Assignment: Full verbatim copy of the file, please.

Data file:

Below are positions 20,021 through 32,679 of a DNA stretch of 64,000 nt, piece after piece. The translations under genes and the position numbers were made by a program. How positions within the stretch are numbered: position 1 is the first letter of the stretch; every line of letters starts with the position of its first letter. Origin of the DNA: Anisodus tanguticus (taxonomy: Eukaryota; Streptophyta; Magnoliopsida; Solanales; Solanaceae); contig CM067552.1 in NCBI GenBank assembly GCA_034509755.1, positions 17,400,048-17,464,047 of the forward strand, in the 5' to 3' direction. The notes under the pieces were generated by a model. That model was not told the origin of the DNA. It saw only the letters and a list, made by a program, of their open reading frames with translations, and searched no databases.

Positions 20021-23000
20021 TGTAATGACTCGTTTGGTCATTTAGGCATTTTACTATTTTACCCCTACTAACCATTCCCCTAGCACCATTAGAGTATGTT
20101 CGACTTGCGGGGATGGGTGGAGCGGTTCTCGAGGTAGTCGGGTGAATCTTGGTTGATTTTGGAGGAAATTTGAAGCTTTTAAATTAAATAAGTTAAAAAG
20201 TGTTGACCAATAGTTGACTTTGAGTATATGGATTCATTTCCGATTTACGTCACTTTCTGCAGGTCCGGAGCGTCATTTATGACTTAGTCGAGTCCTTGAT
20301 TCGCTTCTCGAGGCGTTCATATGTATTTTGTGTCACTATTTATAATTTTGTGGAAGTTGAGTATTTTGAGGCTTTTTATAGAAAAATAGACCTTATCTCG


Below are positions 20,021 through 32,679 of a DNA stretch of 64,000 nt, piece after piece. The translations under genes and the position numbers were made by a program. How positions within the stretch are numbered: position 1 is the first letter of the stretch; every line of letters starts with the position of its first letter. Origin of the DNA: Anisodus tanguticus (taxonomy: Eukaryota; Streptophyta; Magnoliopsida; Solanales; Solanaceae); contig CM067552.1 in NCBI GenBank assembly GCA_034509755.1, positions 17,400,048-17,464,047 of the forward strand, in the 5' to 3' direction. The notes under the pieces were generated by a model. That model was not told the origin of the DNA. It saw only the letters and a list, made by a program, of their open reading frames with translations, and searched no databases.

Positions 20021-23000
20021 TGTAATGACTCGTTTGGTCATTTAGGCATTTTACTATTTTACCCCTACTAACCATTCCCCTAGCACCATTAGAGTATGTT
20101 CGACTTGCGGGGATGGGTGGAGCGGTTCTCGAGGTAGTCGGGTGAATCTTGGTTGATTTTGGAGGAAATTTGAAGCTTTTAAATTAAATAAGTTAAAAAG
20201 TGTTGACCAATAGTTGACTTTGAGTATATGGATTCATTTCCGATTTACGTCACTTTCTGCAGGTCCGGAGCGTCATTTATGACTTAGTCGAGTCCTTGAT
20301 TCGCTTCTCGAGGCGTTCATATGTATTTTGTGTCACTATTTATAATTTTGTGGAAGTTGAGTATTTTGAGGCTTTTTATAGAAAAATAGACCTTATCTCG